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Robert Pickens

Robert James Pickens was born on February 2, 1943 to Sarah Wilson and Nathanial Pickens in Chicago, Illinois and grew up in Evanston, Illinois. After graduating from Evanston Township High School in 1962, Pickens was the first African American to represent America in wrestling in the 1964 Olympics. He placed sixth in the Greco-Roman division.

Continuing his career in sports, Pickens played football as an offensive tackle for the Chicago Bears from 1967 to 1969. He earned a B.S. in Business Administration from the University of Nebraska-Lincoln in 1969 and then spent a year playing for the Edmonton Eskimos in the Canadian Football League while working as the Assistant Personnel Director for Foote, Cone and Belding-an advertising agency. In 1970, he began an 18-year career with Sears, Roebuck and Company in which he was eventually promoted to toy department buyer.

In 1988, Pickens left Sears to become the owner and managing director of Rainbow Classics, Inc., a Hong Kong-based trading company dealing in toys and sundry items. In 1991, Pickens became the president and owner of Merrill Associates, Ltd. and the construction coordinator for DJP Development and Consulting, a family-owned business. In addition to his professional duties, Pickens began serving as a Chicago Park District commissioner in 2000.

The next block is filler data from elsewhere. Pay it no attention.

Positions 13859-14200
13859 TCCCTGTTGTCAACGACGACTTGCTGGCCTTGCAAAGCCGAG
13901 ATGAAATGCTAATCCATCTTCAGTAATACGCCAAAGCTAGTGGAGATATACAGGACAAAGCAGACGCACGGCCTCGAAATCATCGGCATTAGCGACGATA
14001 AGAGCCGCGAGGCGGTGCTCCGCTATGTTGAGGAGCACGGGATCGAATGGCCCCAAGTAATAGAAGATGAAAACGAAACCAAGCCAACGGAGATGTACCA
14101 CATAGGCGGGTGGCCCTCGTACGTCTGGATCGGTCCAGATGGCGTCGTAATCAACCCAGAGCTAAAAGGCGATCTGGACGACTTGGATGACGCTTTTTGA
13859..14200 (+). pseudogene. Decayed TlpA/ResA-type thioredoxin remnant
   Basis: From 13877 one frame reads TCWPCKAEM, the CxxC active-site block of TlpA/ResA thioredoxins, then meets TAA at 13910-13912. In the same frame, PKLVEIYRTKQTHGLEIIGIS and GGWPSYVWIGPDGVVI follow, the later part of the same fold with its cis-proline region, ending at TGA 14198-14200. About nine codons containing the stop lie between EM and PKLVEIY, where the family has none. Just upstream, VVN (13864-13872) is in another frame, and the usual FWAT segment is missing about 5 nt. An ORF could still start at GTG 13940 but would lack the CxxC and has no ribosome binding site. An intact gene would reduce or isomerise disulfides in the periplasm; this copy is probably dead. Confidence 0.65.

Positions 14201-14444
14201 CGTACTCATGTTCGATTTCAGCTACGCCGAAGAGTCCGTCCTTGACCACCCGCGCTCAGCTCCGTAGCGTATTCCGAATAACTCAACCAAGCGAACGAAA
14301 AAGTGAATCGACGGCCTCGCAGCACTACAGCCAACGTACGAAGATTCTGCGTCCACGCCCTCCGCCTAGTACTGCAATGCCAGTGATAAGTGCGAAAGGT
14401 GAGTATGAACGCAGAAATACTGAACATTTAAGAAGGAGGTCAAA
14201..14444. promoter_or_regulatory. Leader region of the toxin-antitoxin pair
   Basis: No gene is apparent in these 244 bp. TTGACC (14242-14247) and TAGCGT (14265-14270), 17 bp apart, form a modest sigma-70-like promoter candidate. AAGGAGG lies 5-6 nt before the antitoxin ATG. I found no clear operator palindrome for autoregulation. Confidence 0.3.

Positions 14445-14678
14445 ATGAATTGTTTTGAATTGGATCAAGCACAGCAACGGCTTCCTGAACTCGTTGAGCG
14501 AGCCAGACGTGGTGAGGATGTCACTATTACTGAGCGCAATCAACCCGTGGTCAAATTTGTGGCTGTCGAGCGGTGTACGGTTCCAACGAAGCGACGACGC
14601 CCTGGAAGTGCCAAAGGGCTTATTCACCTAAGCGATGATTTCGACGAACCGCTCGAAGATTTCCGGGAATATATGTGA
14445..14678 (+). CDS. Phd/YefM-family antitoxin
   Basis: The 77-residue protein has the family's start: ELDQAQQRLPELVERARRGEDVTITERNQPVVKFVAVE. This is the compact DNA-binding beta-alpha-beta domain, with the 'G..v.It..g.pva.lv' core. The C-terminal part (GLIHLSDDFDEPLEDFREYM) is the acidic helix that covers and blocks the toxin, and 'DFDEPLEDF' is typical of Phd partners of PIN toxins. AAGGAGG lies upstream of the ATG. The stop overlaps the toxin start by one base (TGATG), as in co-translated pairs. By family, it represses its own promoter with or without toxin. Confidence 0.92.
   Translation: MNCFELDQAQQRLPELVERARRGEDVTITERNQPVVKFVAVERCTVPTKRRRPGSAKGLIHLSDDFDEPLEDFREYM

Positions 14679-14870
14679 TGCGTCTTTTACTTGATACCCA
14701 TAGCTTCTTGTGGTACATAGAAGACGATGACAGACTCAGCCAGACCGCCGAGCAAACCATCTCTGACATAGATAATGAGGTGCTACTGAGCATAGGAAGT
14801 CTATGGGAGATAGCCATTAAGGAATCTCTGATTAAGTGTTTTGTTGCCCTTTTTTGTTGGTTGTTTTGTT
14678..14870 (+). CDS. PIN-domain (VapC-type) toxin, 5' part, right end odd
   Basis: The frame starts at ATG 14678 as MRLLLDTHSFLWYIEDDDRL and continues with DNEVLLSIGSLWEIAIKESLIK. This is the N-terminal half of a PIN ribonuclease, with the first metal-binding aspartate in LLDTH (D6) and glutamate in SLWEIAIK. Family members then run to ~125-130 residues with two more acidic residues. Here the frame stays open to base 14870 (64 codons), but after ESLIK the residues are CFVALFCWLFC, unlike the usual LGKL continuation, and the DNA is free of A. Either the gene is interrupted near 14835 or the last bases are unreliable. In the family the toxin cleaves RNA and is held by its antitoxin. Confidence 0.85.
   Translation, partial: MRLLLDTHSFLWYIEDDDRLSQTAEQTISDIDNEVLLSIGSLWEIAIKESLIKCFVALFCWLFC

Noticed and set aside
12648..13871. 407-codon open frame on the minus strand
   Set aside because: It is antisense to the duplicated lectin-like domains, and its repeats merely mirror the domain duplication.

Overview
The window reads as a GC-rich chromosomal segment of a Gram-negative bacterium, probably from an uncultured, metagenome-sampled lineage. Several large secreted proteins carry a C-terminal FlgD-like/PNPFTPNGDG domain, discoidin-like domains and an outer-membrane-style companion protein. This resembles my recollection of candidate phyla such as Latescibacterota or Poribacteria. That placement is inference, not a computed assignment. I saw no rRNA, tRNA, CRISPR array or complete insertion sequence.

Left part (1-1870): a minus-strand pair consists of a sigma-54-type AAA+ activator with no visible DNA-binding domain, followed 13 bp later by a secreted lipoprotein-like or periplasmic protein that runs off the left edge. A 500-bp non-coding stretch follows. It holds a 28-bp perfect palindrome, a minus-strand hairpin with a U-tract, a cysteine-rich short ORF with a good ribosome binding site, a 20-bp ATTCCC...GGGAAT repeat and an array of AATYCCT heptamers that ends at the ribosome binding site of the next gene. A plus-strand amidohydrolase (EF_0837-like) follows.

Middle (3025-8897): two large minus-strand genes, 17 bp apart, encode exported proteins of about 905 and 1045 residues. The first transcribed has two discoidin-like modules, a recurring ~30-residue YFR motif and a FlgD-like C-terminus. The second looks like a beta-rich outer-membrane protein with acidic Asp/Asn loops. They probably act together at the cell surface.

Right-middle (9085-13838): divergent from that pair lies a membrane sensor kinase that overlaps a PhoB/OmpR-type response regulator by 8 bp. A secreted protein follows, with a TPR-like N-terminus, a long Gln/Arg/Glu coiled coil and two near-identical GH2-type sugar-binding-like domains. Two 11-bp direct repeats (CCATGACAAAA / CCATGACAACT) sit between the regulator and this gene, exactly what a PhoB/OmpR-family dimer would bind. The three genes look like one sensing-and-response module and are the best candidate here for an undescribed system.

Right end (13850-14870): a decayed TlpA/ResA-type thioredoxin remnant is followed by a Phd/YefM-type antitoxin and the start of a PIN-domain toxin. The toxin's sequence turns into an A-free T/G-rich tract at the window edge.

Pickens never left sports behind: he served as an official for the Big 10 Football Conference between 1976 and 1989, and co-founded a mentoring group of retired professional athletes called Team Up, Inc. in 1985. He held the position of national steering committee president of the National Football League Players Association and president of the National Football League Retired Players Association's Chicago Chapter and worked with youth through the Better Boys Foundation and the Boys and Girls Clubs of America. Pickens had two adult children, and married Judith Jamison in 2002.